However, the shared neural mechanisms behind both pain and mental health means that there can be ways to treat both through pharmacology and therapy that aims to address them together. A pain management program that incorporates mental health treatment can be more effective, not just by managing accompanying mental health symptoms, but by targeting mental health symptoms to improve pain symptoms, and vice versa.
When Depression Is Mistaken for Pain
Chronic joint pain, limb pain, gastrointestinal problems, tiredness, appetite changes, back pain, and more – while these are all physical complaints, they are quite common among patients with depression. Often minor and inexplicable, some of these symptoms may present long before a patient gets a mental health diagnosis, and many who seek medical help for their depression do so due to seemingly unrelated aches and pains.
The physical signs of depression cause the mood disorder to often go unnoticed. Neurotransmitter dysregulation, underlying endocrine conditions, and chronic stress are just some of the potential causes for both chronic pain and mental health issues with no immediately apparent physical cause such as injury, infection, or neuropathy. This link can be particularly insidious, because if one or the other is left untreated, any treatments that aim to solely address physical or mental health symptoms will end up seeming ineffective.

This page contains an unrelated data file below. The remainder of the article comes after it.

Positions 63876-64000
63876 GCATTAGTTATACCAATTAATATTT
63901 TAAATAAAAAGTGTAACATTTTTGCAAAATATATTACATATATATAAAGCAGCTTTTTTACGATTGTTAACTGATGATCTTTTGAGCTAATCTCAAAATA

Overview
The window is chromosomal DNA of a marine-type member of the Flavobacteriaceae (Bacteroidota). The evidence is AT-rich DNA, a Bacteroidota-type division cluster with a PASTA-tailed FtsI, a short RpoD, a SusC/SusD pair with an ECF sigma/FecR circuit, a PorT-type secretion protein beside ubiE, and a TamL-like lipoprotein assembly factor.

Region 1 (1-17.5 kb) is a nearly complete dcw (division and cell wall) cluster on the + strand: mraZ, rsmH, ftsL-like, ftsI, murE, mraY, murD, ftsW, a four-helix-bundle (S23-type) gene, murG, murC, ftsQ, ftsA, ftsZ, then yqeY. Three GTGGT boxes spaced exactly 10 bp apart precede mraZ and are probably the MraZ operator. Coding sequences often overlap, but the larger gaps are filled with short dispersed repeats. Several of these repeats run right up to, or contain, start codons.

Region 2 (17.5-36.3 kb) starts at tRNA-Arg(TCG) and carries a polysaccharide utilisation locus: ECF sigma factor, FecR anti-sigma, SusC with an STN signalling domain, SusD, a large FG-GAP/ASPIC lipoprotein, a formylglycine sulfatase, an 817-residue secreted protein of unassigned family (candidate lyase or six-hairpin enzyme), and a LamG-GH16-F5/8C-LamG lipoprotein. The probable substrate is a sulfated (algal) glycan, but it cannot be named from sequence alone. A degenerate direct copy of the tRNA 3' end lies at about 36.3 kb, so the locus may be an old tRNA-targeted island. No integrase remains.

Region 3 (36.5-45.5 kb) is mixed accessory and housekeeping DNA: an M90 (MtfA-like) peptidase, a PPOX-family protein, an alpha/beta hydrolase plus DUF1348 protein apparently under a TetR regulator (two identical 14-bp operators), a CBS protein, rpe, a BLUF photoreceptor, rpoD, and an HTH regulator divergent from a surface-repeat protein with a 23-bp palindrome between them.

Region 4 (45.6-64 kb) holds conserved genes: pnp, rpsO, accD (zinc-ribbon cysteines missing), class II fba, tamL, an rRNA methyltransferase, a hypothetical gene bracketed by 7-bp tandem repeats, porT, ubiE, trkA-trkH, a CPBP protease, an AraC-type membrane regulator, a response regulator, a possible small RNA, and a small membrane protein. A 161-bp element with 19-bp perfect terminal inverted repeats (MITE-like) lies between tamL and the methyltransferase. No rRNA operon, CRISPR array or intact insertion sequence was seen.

This in due to the complex nature of how these two conditions interact. When a patient struggles with chronic pain and concurrent mental health issues, addressing any one symptom will not be enough to treat them in the long-term. Breaking the cycle requires an approach that takes both pain management and mental health needs into consideration.
The Importance of Holistic Treatment
A holistic approach simply describes a treatment plan that takes the “whole” of a person into consideration, and it often includes both traditional and alternative treatments, from a first-line medication against pain and depression such as analgesics and antidepressants, to CBT, therapy, physical therapy, dietary counsel, journaling, other forms of talk therapy, non-surgical or minimally-invasive interventions, acupuncture, massage, and more. Holistic treatment does not do away with any evidence-based treatment approach, nor is it the same as naturopathy or other forms of alternative medicine.